It’s the type of word that some people use often while others rarely (if ever) utter it. It’s used in religious settings but is commonly used colloquially as well. Do you know what it actually means? Don’t be embarrassed if you don’t Many people don’t know its full meaning.
It became popular through the chorus of Handel’s Messiah when it started getting used often in movies. People use it to express both agreement and praise for a situation. For example, if someone says, “Dinner is ready,” someone might reply, “Hallelujah!”
While we should be thankful to God for everything that he gives us (both good and bad) it’s important to realize that the word itself is one of deep praise. While I don’t want to say that people shouldn’t use the word without understanding it, I feel that if you know what it really means that you can use it in a way that is more profound. In reality, it’s a very important word that can have an impact on your duty to praise the Lord constantly.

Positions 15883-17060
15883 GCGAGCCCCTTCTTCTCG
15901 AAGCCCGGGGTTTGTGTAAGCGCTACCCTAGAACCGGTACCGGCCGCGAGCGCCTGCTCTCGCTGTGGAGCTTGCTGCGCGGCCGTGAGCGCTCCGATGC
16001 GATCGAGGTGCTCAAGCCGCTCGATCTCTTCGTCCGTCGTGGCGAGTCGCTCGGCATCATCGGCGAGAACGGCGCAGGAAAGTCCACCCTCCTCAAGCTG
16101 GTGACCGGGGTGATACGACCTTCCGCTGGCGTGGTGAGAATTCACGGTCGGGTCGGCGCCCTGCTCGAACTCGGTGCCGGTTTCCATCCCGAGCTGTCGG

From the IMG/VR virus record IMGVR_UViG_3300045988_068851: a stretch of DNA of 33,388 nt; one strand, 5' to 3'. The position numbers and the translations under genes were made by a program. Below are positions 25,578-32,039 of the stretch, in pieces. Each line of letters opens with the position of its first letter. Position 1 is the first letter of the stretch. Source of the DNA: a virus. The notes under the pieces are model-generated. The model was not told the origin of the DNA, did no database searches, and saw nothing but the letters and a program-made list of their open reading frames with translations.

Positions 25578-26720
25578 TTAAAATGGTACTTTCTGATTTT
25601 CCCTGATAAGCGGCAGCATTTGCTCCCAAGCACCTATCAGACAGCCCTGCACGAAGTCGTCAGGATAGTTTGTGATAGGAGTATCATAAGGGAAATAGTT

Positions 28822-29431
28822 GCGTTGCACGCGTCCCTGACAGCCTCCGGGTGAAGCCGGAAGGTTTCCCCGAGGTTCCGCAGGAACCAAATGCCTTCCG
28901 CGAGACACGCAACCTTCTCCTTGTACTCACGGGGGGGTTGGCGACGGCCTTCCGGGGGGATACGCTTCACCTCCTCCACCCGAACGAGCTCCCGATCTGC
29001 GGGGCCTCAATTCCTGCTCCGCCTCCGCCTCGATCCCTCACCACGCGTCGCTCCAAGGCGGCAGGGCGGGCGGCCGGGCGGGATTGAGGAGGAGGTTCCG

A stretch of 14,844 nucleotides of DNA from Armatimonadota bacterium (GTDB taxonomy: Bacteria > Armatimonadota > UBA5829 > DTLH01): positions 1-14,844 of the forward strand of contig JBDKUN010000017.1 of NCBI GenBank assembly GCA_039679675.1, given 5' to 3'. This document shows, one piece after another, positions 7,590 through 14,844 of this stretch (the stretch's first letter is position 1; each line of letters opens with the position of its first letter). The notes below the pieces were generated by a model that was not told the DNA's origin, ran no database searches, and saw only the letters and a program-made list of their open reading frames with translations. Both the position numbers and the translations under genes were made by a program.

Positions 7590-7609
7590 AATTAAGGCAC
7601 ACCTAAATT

The word was transferred from Hebrew directly. Since there was no correlating English word for translation, it came through to English keeping the pronunciation basically intact (transliteration). The word itself is a combination of two words, roughly translated at “Praise Ye” (Hallelu) and a shorted version of the Tetragrammaton (Jah, Jehovah, Yahweh, amongst others) in the form of “Jah”. It should be noted that the first portion of the word is the second-person imperative masculine plural form of the Hebrew verb. In other words, we aren’t simply giving praise as if to a single person. We’re specifically praising with great rejoicing when we use the word properly.
Here are a couple of videos to explain it further.
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